Three essays on spatial, vertical price transmission and asymmetric supply response in livestock sectors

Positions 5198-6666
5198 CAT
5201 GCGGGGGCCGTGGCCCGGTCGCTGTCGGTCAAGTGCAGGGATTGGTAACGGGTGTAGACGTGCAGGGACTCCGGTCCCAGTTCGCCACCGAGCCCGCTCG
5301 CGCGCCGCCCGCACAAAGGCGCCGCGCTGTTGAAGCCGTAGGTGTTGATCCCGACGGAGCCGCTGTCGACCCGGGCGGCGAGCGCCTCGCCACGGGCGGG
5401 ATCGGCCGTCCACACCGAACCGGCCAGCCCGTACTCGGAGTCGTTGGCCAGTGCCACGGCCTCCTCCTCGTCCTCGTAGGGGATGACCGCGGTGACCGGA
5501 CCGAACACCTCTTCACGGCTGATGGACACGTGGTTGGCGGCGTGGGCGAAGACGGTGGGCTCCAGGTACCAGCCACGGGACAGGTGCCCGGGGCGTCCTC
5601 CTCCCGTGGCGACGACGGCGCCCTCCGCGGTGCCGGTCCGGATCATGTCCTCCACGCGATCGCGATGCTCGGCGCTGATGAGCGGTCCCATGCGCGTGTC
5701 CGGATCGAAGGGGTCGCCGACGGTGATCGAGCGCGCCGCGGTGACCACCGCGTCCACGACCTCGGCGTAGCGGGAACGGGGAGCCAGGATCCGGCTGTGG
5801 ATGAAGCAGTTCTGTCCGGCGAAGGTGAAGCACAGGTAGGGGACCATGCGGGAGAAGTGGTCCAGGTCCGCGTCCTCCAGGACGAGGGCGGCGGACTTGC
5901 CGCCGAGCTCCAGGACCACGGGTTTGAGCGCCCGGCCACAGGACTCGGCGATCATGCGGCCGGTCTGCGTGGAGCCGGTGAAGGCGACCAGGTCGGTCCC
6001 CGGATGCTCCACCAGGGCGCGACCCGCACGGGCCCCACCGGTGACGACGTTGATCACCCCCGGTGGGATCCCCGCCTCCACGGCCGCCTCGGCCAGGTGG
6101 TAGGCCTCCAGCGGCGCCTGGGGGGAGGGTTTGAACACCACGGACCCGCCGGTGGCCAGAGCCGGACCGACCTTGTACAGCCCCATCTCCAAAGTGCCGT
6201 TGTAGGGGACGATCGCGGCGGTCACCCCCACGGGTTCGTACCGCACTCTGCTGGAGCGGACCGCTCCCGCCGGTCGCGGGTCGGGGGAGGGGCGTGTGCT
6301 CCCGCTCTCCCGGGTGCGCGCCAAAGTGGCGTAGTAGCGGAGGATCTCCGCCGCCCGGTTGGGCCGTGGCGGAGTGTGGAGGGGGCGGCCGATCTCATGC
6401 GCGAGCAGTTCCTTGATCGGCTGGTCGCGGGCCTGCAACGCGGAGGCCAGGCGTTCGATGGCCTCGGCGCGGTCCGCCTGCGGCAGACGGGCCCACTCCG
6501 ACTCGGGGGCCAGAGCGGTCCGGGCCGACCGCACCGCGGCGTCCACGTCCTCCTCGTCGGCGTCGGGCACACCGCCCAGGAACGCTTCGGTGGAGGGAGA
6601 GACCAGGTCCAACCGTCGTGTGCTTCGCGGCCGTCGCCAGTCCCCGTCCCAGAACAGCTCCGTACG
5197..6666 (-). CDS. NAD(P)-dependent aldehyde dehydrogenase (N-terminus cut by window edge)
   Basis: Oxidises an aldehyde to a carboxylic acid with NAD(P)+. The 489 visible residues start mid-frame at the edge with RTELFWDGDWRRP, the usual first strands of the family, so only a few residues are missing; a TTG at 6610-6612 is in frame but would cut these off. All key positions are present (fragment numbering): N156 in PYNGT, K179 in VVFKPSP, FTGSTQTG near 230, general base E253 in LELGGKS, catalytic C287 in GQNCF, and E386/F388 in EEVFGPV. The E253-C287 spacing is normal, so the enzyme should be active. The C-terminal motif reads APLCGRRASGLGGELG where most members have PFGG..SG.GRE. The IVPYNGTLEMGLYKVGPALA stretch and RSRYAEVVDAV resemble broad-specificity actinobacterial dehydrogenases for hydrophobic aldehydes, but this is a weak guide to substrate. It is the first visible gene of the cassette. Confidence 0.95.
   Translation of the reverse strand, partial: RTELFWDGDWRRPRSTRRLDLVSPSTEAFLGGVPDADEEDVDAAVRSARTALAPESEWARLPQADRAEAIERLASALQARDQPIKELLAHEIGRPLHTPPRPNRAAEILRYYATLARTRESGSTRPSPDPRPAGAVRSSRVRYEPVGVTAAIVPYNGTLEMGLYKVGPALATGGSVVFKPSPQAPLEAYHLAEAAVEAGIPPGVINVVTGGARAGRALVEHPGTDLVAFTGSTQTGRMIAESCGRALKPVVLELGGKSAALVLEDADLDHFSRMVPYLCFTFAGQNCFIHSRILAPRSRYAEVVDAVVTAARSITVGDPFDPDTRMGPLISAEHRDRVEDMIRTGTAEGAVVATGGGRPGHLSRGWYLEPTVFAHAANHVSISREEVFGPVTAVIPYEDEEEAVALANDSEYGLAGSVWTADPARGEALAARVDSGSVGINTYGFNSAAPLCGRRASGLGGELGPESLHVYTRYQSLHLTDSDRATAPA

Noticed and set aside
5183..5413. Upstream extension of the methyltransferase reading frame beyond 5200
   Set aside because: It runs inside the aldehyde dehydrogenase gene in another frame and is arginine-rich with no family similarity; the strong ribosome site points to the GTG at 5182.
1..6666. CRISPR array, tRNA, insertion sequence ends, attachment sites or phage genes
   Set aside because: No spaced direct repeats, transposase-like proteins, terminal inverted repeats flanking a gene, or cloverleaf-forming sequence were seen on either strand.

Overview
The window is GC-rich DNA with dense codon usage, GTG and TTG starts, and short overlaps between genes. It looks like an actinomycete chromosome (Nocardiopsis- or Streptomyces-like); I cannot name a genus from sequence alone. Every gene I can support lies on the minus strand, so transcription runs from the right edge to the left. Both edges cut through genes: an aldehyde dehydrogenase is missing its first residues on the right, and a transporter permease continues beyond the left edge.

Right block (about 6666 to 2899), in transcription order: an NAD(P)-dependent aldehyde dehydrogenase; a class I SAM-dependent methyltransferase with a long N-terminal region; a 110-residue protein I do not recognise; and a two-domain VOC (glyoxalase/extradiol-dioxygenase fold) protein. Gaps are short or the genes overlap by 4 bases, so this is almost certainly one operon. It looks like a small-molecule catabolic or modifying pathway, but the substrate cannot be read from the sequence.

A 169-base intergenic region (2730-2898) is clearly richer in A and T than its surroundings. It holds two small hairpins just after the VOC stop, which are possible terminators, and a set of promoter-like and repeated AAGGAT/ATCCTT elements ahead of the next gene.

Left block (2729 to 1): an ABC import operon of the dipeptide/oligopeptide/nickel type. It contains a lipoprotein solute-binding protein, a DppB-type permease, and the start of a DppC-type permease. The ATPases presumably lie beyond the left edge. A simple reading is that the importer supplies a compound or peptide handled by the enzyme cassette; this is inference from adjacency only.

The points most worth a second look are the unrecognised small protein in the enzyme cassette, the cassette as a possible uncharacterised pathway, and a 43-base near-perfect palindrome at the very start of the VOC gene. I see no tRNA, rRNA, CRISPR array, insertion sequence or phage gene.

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The objective of this dissertation is to examine efficient price transmission mechanism and efficient supply system in livestock sectors. The first essay investigates market integration and spatial price transmission in beef trade among the TPP countries (Australia, United States, Canada, New Zealand, and Japan) by using monthly beef prices. The estimates of the magnitude and the short-run speed of adjustment for one price to the shocks of another between two countries is useful information in assessing how well change in one price is transmitted to another and what types of price transmission (symmetry or asymmetry) occur in beef trade. This helps to identify the existence of potential market inefficiencies that result from asymmetric adjustment and which country leads the price relationship in beef trade. For this purpose, Engle-Granger and Johansen co-integration tests are conducted. In addition, threshold autoregressive (TAR) model and momentum threshold autoregressive (M-TAR) model, and asymmetric (or symmetric) error correction model (ECM) are estimated to examine the patterns of price adjustment. The findings indicate that the all pairs of prices are found to be statistically significant for the co-integration test. This suggests that there a long-run equilibrium relationship between pairs of price series and the various types of beef traded by the TPP countries are likely to be substituted for each other in each market. In addition, the results of the TAR and M-TAR models provide sufficient empirical evidence in support of asymmetric pricing behavior in beef trade among the TPP countries, mostly showing that the rate of adjustment to negative shocks to long-run equilibrium tends to occur more rapidly than that for the positive price shocks among the TPP countries. To examine the short-run dynamic of beef trade among the TPP countries, two types of the ECM are estimated. The estimates of the error correction terms indicate that the response of one price depends on either positive shocks or negative shocks in another price among the bilateral relationships analyzed, and they show different speeds of adjustment to the long-run equilibrium and different price leadership, respectively. The asymmetric pattern of price adjustment may attribute to product differentiation through different feeding methods, trade policy, and market concentration in each country. Due to these factors, relatively slow speed of price adjustment to the equilibrium can cause potential losses to market participants in each market, and therefore it should be corrected in order to improve market efficiency in beef trade among the TPP countries. The second essay aims to investigate asymmetric supply response of cattle, hog, and chicken in the U.S. This concern can be described in the context of structural change of U.S. meat markets. That is, the move to larger operations that have resulted from the economies of scale that exist in many of these sectors today results in an inability to adjust to low prices because of the high capital outlays associated with the large facilities yet these same economies of scale allow for quick expansion in periods of high prices. For this purpose, the threshold autoregressive (TAR) model and momentum threshold autoregressive (M-TAR) model are performed. The empirical results of the M-TAR model suggests that there is the evidence in support of the presence of asymmetric supply of hog and chicken. In contrast, the M-TAR model supports symmetric supply response for cattle. Only the finding for hog industry is consistent with the a priori expectation that the positive deviation from the long-run equilibrium created by the producers’ expectation of high profitability may tend to quickly adjust to a new equilibrium while the negative discrepancy created by the producers’ expectation of low profitability tends to persist. Overall, the empirical results suggest that there is evidence in support of symmetric supply response for cattle industry, while there is the presence of asymmetric supply response for hog and chicken industry. These findings imply that the recent structural change in cattle industry contribute to improving the production efficiency for cattle, but in hog and chicken industry, there might exist potential production inefficiencies. The purpose of third essay is to examine asymmetric price transmission in the U.S. pork market. The motivation of this study is found in the structural change in the U.S. pork market that is characterized by more extensive and intensive operations, consolidation of the small and medium scale producers, and the many mergers and acquisitions of meat packers and retailers. In consideration of the various stages of the market linked primarily by price mechanisms, the degree and the speed of adjustment to which prices are transmitted in the marketing chain can play a role in understanding how price transmission works in terms of market efficiency and in assessing direction and distribution of welfare effects in a normative fashion. For this purpose, threshold co-integration analysis is applied by allowing for asymmetric pattern of price adjustment towards a long-run equilibrium in the price relationship between farm and wholesale, and retail levels. The asymmetric error correction model is specified to estimate the short-run adjustment speed of price response towards a long-run steady state. The empirical findings suggest that there might be asymmetric price adjustment in the U.S. pork market while its pattern appears to be different across marketing channels. That is, the response of wholesalers tends to be quicker to increases in producer price (i.e., margin squeezing) than to decreases in producer prices (i.e., margin stretching), while wholesale prices respond more quickly to decreases in retail prices. These may be generally understood in the presence of non-competitive pricing behavior of agents at a certain chain beyond farm gate. Such findings imply that the recent structural changes in the U.S. pork market may hinder efficient price transmission mechanism across the marketing channels.